Haven is a former prison colony from the planet of Competalia. It was created by Anathema as a prison to contain all opposed her. Those who served Anathema were subject to her “treatments” which imbued each person with a different ability. Her process also, however, eventually sapped the subject’s will. With the help of Siv, one of Anathema’s former servants, the Havenites also developed a treatment — without the side effects. The “prisoners” of Haven eventually grew so sophisticated that they were able to engineer and escape from Competalia. They launched the entire city into space as a great space ship and set out to find a new home.
That they found, but not without heavy cost. When Haven came out of warp space too near the Earth, it crashed, destroying Lamont, California and killing many of its own citizens. The JLA and super-powered Havenites ultimately managed to stop the ship from hitting the ocean. The ship ultimately came to rest upon the former site of Coast City (home of Green Lantern, destroyed by Mongul). With the Imperiex/Brainiac 13 war, President Lex Luthor realized the need to address alien affairs. He appointed Nicole Stein Ambassador to Extraterrestrial Interests.
Haven is protected by members of their Alliance. Many of these members perished in the crash, but new recruits including Katalia and Nia soon joined. The major players in the Alliance include…
- Siv, their greatest genetic scientist. He uses nanites as an internal power source which he can manipulate in many ways. He wears armor which can also be controlled by the nanites. Siv helped develop the treatments Anathema used on her slaves. He then perfected the process for use in Haven.
- Valadin is the leader of the Alliance. He possesses great strength, invulnerability, flight and heat vision.
- Nia is also a great powerhouse. She received Anathema’s treatment just days before Haven launched into space. Though she was still in service to Anathema, she traveled to Haven seeking to reconcile with her lover, Cohvan. Cohvan died in the crash and Nia joined the Alliance.
- Katalia is a telepath and telekinetic. Her parents once served Anathema. When they were killed, she fled to Siv for the treatment to obtain powers of her own.
- Hank Velveeda, who can gather and store endless amounts of information
- Melik, a magnetist
The Alliance eventually unearthed evidence of a traitor. (#8) This turned out to be Mavaar Lin, chancellor of Haven. Mavaar had helped Anathema come to Earth and assemble a small army of slaves. (#9) Anathema was brought down when Siv used a sample of her DNA to return her to her original, pretreated form. To generate power, Haven had long used powerful individuals who volunteered to function as power sources. Most of these people died in the crash and so Anathema’s weakened form was put to this use.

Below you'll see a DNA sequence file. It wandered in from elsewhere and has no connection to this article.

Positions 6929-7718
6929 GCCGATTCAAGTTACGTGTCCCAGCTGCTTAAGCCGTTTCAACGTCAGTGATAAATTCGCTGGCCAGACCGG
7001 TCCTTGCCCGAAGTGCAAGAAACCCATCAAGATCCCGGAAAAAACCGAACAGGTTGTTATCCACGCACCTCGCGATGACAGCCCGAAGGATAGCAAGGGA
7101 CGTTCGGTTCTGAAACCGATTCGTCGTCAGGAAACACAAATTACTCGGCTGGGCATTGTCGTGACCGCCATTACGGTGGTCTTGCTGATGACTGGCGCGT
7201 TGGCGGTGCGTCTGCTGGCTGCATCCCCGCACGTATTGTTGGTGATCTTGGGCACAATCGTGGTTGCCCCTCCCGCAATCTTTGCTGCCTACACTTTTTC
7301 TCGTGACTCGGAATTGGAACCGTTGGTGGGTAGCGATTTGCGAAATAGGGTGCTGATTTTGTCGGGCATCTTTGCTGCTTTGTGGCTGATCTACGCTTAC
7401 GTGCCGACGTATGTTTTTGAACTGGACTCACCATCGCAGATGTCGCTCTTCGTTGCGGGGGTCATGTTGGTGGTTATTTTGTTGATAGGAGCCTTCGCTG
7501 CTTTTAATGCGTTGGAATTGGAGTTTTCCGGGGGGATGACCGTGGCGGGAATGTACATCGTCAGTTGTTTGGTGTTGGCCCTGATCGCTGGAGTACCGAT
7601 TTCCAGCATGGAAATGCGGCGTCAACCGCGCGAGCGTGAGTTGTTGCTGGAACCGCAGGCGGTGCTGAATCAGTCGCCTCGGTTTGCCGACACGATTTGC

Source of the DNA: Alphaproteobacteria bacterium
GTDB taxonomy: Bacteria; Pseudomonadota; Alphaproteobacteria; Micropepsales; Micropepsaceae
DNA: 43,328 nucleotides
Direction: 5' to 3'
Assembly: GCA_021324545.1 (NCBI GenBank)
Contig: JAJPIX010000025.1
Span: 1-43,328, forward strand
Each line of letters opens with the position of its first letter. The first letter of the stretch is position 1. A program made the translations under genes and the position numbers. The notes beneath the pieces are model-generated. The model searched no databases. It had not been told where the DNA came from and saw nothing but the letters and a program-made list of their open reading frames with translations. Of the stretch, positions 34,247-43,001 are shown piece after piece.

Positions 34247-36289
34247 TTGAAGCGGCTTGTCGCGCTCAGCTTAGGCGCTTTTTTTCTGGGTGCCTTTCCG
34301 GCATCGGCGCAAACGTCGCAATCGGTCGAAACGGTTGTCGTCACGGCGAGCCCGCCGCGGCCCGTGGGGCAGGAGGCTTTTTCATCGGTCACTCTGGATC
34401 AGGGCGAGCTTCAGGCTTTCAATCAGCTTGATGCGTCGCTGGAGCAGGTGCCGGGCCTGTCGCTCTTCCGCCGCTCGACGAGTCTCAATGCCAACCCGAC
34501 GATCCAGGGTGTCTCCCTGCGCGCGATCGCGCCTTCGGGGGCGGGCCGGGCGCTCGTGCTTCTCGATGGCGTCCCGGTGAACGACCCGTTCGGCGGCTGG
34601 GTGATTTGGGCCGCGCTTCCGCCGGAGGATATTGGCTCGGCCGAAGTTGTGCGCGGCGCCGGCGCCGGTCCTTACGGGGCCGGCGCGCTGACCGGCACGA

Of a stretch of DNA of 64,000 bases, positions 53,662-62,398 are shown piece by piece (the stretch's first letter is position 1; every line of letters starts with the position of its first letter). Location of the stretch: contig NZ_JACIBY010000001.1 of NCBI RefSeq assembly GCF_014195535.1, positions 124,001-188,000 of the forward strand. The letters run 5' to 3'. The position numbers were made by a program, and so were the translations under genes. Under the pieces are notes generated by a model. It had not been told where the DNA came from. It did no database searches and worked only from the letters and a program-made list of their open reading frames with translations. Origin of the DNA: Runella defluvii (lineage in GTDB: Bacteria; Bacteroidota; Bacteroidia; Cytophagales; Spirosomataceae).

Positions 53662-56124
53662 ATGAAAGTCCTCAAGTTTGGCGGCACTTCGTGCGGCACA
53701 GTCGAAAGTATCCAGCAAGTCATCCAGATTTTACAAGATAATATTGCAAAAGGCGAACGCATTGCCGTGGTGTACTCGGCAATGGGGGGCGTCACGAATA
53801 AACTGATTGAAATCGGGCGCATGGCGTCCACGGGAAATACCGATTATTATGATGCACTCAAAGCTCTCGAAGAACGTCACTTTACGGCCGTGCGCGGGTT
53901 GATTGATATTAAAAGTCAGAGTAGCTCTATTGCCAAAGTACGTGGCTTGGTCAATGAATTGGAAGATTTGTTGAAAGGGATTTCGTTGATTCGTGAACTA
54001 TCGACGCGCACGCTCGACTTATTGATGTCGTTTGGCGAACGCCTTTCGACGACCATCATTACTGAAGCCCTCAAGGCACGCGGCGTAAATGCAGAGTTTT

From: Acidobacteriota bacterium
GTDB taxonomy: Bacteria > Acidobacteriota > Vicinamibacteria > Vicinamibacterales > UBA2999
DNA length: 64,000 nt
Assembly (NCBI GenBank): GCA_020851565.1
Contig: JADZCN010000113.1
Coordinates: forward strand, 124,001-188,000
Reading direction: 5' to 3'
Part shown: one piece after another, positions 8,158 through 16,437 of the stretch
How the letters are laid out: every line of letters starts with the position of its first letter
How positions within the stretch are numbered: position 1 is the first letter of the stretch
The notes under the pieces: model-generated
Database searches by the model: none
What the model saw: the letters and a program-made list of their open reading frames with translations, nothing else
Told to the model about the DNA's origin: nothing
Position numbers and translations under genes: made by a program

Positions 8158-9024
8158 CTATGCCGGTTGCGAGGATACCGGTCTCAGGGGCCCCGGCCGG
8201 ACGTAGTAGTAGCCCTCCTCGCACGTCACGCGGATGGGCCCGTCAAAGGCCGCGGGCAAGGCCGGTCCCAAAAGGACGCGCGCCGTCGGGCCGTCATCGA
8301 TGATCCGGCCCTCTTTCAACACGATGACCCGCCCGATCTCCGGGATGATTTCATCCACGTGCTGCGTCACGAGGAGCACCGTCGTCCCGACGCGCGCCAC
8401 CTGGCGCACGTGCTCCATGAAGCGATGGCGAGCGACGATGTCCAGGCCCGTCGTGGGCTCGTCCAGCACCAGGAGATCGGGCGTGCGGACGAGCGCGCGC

Nicole Stein replaced Mavaar Lin as Haven’s chancellor and the city is now an official part of the United States. (JLA/Haven: Anathema #1)
JLA/Haven: Arrival #1
Haven: The Broken City, 9 issues (2002) • JLA/Haven: Anathema #1
The Hayoth are a foursome who operate as a strike force for the Israeli army, the Mossad. Their first contact with the West came when Amanda Waller (see Suicide Squad) was contracted to deal with Kobra. Waller was hired by an Egyptian man named Nazair who claimed that even though Kobra was in Israel, he was a threat to Egypt’s interests as well. Their members are named after the four holy beasts of Ezekiel and Revelation (angels with the face of either a lion, eagle, ox or man).
The Hayoth are borne along by the supernal power; and so were the movements of the tribes below who bore on their standards the likenesses of the Hayoth, that of Lion, Eagle, Ox, Man. (Ezek. I, 19)
They follow the command of Colonel Hacohen:
- Golem is Moyshe Nakhman. He can change his body composition to various solid and liquid forms (and sometimes to air).
- Judith is a master assassin and swordswoman trained in the martial arts.
- Ramban is a magician named after a great Kabbalistic mage
- Dybbuk is an artificial intelligence, who functions as a strategist and electronic troublemaker.
After clashing with the Suicide Squad, the Hayoth ultimately realized they were on the same side and worked together to capture Kobra. (Suicide Squad #45-47) Their next encountered occurred when the Hayoth mistakenly believed they would be allowed to take Qurac’s former President Marlo into custody (see Jihad). The misunderstanding brought the teams into conflict and the Hayoth were detained by U.S. officials. (#59-61) To bargain for their freedom, Dybbuk agreed to help Waller free Mindboggler from the confines of her “Ifrit” programming. (Mindboggler’s mind had been used by the Quracis to create Ifrit.) Dybbuk was successful; in fact he and Mindboggler (now “Leah”) were engaged to be married (#63)